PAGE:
Day 12. – Today we left Normanton unsure how far we would go but knew we needed to go west heading towards the coast. We stopped briefly at Croydon and decided to push onto the Undarra National Park and home to the most impressive set of lava tubes in Australia. Just before we completed our 450km drive, we came across a sign explaining the concerns about transferring weeds across Australia and inviting us to clean the underneath of our vehicle. At first I was not sure how they expected us to complete this seemingly mammoth task. I then realised that not far away was a device something like an upside down car wash. So we proceeded across the wash area and suddenly like an explosion from the earth, hundreds of high pressure outlets sprayed the bottom and sides of the car and van. The car rocked and jolted and Donna who was in front of the car ready to video this event jumped back in shock. After the dust of Lawn Hill it was a welcome clean.
At last we drove into the National Park van park. Many of you may not know that there is a strict etiquette when you check into a park and that is that you line up in the order you arrive and wait your turn. At this park, the office was not clearly marked so people were driving around including one set of Grey Nomads who had driven 40kmh on a perfectly good bitumen road for 20 kms and of course they were in front of us. Wes was of course patient and relaxed as he wasted 20 minutes of his precious life in the dust of yet another pair of self centred grey nomads! So when we finally go their and they appeared to head in the wrong direction, we thought we may get the last laugh (famous chinese proverb – he who laughs last, laughs and laughs and laughs etc). So we slid to a stop and the sprint was on. A reluctant Donna needed to cover about 75 metres to win the ultimate prize (yes the glory of checking in first). But the female GN appeared and at first did not look like particularly tough competition (her profile from the rear was almost as wide as the Winebago they drove). That was until I saw the steely determination on her face that had resulted in them being able to hide all of their assets (including lump sum super) from the tax department to enable them to receive their God given right of a full pension. But it goes to show, it sometimes more about the will to win rather than your physical ability. She wanted it and Donna was less inclined to compete. Before I left Sydney on this trip, I think this would have frustrated me but I simply laughed at the stupidity of my thinking and wished the GN couple well and thought about that famous quote from one of our greatest modern philosopher’s (“I’ll be back”).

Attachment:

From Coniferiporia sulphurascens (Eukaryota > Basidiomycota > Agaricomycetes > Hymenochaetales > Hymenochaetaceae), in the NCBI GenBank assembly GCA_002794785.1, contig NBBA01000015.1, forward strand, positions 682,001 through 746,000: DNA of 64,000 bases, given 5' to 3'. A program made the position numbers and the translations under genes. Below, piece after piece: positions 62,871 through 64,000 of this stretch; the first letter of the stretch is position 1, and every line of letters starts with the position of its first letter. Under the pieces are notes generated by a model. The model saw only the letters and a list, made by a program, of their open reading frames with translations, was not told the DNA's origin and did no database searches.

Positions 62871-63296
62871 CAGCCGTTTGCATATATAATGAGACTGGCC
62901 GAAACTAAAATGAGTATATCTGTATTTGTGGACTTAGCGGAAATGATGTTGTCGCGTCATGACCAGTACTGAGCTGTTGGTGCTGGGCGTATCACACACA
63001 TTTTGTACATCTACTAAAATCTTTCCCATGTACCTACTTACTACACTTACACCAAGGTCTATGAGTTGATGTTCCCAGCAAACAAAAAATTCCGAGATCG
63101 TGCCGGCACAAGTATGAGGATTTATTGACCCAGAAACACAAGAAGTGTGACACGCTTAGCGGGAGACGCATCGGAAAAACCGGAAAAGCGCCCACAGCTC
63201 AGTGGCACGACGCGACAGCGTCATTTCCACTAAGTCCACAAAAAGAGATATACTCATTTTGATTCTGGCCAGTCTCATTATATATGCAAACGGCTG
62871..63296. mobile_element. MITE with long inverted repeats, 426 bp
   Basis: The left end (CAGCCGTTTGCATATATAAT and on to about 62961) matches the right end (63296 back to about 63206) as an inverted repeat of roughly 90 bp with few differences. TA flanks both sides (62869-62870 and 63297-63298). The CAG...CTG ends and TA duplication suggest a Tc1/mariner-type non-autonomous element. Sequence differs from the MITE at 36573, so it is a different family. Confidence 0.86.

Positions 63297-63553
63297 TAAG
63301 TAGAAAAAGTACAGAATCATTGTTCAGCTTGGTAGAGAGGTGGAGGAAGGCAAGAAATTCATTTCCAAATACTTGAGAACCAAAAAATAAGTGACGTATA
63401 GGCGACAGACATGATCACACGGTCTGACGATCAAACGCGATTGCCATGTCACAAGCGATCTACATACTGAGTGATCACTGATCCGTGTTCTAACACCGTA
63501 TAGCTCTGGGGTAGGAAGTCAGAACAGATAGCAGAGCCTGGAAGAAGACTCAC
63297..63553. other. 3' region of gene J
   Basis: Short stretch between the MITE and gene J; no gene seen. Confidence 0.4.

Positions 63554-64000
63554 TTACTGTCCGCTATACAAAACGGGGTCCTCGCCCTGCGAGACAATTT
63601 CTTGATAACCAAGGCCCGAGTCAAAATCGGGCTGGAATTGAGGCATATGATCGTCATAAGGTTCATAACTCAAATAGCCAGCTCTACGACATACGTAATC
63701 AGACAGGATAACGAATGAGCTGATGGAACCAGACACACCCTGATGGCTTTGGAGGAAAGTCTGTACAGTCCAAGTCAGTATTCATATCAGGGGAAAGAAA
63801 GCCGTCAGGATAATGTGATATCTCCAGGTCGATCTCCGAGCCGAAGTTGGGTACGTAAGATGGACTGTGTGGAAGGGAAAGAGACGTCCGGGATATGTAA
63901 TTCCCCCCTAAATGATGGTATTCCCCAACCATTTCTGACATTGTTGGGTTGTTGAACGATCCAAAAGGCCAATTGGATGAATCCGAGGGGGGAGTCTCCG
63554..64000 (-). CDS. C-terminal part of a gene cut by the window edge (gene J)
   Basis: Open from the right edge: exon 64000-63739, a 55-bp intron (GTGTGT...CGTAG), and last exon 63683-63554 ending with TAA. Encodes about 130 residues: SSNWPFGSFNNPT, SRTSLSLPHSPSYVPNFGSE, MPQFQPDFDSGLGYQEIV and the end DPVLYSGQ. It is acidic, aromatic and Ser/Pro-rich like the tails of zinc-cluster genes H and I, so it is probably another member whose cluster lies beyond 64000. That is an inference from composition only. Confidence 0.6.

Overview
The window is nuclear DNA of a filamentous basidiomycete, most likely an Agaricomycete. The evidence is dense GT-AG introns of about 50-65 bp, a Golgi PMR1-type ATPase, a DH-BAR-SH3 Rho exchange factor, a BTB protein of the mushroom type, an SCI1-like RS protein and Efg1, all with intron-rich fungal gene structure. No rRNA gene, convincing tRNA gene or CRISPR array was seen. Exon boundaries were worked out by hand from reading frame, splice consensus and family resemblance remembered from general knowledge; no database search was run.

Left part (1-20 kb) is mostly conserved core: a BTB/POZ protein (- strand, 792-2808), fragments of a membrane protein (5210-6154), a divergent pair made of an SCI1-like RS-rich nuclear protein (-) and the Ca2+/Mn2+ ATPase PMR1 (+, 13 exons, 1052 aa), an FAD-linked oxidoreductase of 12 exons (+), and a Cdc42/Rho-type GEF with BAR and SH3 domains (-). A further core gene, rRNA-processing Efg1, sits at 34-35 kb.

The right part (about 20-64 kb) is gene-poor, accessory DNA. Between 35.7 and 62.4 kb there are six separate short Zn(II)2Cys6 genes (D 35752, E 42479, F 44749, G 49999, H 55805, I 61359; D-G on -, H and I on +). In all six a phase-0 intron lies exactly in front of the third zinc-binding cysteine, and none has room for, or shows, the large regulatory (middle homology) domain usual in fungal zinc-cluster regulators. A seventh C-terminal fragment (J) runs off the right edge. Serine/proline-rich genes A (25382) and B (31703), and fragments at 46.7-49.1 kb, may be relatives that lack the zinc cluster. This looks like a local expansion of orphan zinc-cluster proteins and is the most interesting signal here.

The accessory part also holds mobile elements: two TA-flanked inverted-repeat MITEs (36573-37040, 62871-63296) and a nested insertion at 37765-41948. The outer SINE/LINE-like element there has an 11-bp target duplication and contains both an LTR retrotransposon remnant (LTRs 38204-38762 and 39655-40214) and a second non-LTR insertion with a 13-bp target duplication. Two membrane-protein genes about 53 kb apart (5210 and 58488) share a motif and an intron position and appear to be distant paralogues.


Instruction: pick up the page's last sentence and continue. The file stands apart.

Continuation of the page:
We then settled into our camp spot. After dinner, we heard they had rangers talking around the communal campfire. We were not aware that topic of the talk was “Australia – the most deadly continent on earth” but it sounded interesting. Clearly this young ranger did not have children as he explained around the eerie light of a campfire, just how many Australian plants and animals can kill or mame you. His core message was once in the bush, never move as if you step on any of these animals then they will bite you and you will die a slow and agonizing death in less than 3.3 milliseconds. Perhaps he expects us all to parachute into the bush and then stand in the one spot waiting to be extracted by a helicopter. Even Harry our captain of thrill and adventure was squirming in his seat until we decided we should leave. The short walk back to the camp site was a mix of comedy and horror as we imagined every spider and snake was in our path. I’m glad the trusty Outback Jayco is well off the ground as he said nothing about these animals having advanced mountaineering skills.